Barack Obama is strong in the polls and is enjoying his second honeymoon in Washington. Once again, he’s Time Magazine’s “Person of the Year”.
However, this lovely year is dying and, as in 2008, the year approaching is killing the holiday spirit. Rather than boast about the last campaign or act as though it holds all the cards, Obama’s White House keeps trying to compromise with Republicans.
Rather than only exempting income under $250,000 from higher tax rates, he now proposes to exempt income under $400,000. Furthermore, he’s agreed to constrain the growth of Social Security payments. Overall, he’s offered a plan that is less liberal than many Democrats would like, but sufficiently conservative to rally the support of business and moderates. Overwhelmingly, they see their interests best served by incremental restraint, incremental deficit reduction, and incremental revenue enhancing tax changes—whatever a majority of legislators and the President agree is necessary to sustain the recovery and avoid another crisis that would make America look stupid.
Obama doesn’t talk about bi-partisanship anymore; he just scorns extremists and those who avoiding making a deal. Also, he says he’s prepared to keep negotiating. This is making some influential liberals very uncomfortable. Are Democrats reverting to Wimps? Timothy Noah asks in today’s post for The New Republic.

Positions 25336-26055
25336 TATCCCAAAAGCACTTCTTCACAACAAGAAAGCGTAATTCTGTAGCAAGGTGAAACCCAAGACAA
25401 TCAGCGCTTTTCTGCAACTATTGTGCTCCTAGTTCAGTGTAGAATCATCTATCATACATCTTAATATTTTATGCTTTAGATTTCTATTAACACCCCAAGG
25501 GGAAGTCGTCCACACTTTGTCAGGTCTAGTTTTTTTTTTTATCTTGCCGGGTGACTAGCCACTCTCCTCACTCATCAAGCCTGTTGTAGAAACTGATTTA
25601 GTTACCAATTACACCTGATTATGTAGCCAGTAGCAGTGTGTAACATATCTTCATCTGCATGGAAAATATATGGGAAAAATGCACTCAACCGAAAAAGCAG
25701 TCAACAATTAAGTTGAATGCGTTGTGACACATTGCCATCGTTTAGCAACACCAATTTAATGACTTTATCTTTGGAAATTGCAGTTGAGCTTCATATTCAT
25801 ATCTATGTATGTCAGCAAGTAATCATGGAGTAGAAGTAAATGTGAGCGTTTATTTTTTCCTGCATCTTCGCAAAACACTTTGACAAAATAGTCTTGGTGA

Calling a politician a “wimp” can be dangerous. Remember George Bush’s first term? However, this isn’t Obama’s first crisis, nor is it his first term. Politically and legislatively, he’s done quite well settling for what often appeared at the time as less than half a loaf.
Daredevil liberals presume that Obama finally has sufficient political capital to intimidate the more pragmatic Republicans and shouldn’t be compromising anymore. If those blockhead Republicans don’t give in voluntarily they can be bullied into after Washington, Wall Street and American self-confidence goes over the “Fiscal Cliff”. Whoopee!
If only politics was only theatre and its artists controlled the scripts. Winning on fiscal policy, however, isn’t ever clear-cut or permanent. New Deal Democrats didn’t get through their agenda before they were thrown out. Reagan and Thatcher conservatives didn’t undo big government or even change the public’s habit of turning to the state for help and solutions.
Before risking another recession that—in advance—looks manageable, liberals should recall why they feel like winners, and why that feeling could be fleeting.
They won, in large part, because millions of Americans decided that Obama offered a more careful Presidency than the alternative. And they want a careful President because the economy and America’s stature are recovering.
Maybe there is no honorable deal to be had over the next ten days. However, insisting Obama win big in this lame duck Congress carries immeasurable risk. Historically, economic prosperity has been good for liberal incumbents. And retrenchment has been very tough.
Avoiding another recession and the scorn of the world are not only the responsibility of wimps. Obama’s extraordinarily liberal agenda—immigration reform, now gun control, implementing universal healthcare, advancing gay rights, and possibly, securing election finance reform—needs the climate of generosity and confidence that economic prosperity inspires.
Going over the “Fiscal Cliff” could destroy John Boehner. However, returning to mean times could save the Tea Party in 2014.